In 2016, the Hudson Valley Cabernet Franc Coalition launched to showcase the high quality Cabernet Franc wine being produced here. Last fall, Empire Rye debuted as a style, formed by a coalition of distilleries across the state. The Empire Rye label is open to any New York distillery that makes a rye whiskey utilizing 75 percent New York-grown rye, along with other requirements.
“We are now branding the region as a specialist in Cabernet Franc, a grape that is very well suited to growth and wine production here in the Valley,” says Yancey Migliore, who founded Whitecliff Vineyard & Winery in Gardiner with her husband, Michael Migliore, 20 years ago. “The Valley saw wine grape production as early as the seventeenth century with the French Huguenots, and in the nineteenth century we provided all the wine and table grapes for the East Coast—from Philadelphia to Boston. Government policies have had a huge influence on our agriculture: Prohibition resulted in a dramatic shift from wine grapes to apples; the New York State Farm Winery Act in 1981 brought the industry back by making it easier to create wineries on a small scale. Subsequent policies under Governor Cuomo have resulted in a literal geyser of new products.”
Migliore adds, “For consumers, Hudson Valley wines offer an opportunity to discover a region whose wine quality has raced ahead of its reputation.”
Her winery has helped bolster that reputation. The winery’s 2009 Riesling earned the honor of Best White in Show at the San Francisco International Wine Competition, “where 45 judges tasting blind judged it better than 1,300 white wines from 27 countries and 28 states,” Migliore says. “And in 2015 we brought the first-ever New York State Grape Grower of the Year Award to the Hudson Valley, which for 30 years had always been awarded in the Finger Lakes and Long Island.”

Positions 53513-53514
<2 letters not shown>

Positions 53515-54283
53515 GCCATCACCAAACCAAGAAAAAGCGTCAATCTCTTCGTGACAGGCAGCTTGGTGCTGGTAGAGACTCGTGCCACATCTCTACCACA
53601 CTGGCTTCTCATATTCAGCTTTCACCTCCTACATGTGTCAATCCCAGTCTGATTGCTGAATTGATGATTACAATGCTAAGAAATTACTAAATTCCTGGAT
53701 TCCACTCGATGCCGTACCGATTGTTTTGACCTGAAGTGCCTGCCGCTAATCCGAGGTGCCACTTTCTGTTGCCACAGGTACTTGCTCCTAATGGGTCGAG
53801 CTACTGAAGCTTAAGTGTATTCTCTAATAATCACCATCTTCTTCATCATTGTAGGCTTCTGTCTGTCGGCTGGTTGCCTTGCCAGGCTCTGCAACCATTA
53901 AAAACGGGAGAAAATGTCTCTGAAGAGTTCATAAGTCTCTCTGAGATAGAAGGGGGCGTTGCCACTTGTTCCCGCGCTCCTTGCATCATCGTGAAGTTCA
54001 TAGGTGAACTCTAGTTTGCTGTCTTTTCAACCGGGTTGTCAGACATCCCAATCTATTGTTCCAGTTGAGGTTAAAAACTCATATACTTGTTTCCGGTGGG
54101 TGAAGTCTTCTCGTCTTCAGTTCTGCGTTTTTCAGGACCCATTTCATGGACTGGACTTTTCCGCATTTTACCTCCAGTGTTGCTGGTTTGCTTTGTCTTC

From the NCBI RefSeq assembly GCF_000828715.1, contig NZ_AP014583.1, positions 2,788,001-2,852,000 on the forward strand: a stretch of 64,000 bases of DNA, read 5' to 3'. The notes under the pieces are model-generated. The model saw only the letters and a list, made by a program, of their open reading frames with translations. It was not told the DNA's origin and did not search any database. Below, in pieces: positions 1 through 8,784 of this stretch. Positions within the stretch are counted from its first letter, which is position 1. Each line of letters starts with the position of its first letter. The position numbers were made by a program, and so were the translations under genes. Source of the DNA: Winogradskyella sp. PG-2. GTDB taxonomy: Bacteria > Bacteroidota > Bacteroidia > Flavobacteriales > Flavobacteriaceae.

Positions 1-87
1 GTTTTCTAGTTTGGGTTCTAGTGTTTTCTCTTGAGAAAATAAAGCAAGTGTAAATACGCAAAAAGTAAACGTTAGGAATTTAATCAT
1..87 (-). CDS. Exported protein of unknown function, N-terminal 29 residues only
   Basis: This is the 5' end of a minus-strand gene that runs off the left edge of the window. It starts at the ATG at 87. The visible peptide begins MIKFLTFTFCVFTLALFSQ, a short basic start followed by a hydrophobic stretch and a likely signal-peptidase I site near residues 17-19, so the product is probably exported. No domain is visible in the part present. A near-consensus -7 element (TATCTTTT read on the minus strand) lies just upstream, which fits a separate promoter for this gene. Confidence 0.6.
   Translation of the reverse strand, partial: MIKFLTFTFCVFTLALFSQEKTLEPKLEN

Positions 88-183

The inspiration behind Empire Rye was to restore New York’s pre-Prohibition reputation as a rye producer, the same way Kentucky is associated with bourbon. “It is our way of stating in a very clear way that we’re making a claim to rye that we’re deliberately choosing to breathe life back into that category and make New York once again famous for its rye whiskeys,” says Christopher Williams, chief distiller at Coppersea Distilling in New Paltz, who conceived the Empire Rye concept. “We deliberately made it a difficult thing to produce that whiskey. So that name has meaning that is very clear, very understandable in the market. Things like using a minimum 75 percent New York State grown rye. In a lot of ways that’s more challenging than making Kentucky bourbon. Kentucky bourbon doesn’t have to be made from Kentucky corn; it can and often is made from corn and other grains with no known provenance.”
Williams adds, “Whatever the notion of provenance or terroir is, we are certainly on a path to realizing it. There are a lot of debates about what exactly terroir is and whether whiskey can be made to have terroir but it’s got to start with the grain. So if it’s going to have it, it’s got to be made in a way that is consistent with the way that we make Empire Rye.”
Beyond the products produced here, Erling, from Hudson Valley Agribusiness Development Corporation, says another aspect that makes the Hudson Valley distinctive is not the locally produced agricultural products themselves, but where they can be brought to market. Within a five-hour driving radius of Kingston there are 55 million mouths, he says. This is a potential customer base unlike that on the West Coast and one that makers, crafters, farmers, and culinary creators all along the food or production process can take further advantage of in the future. “It’s a market opportunity that doesn’t exist anywhere else in the world,” Erling says.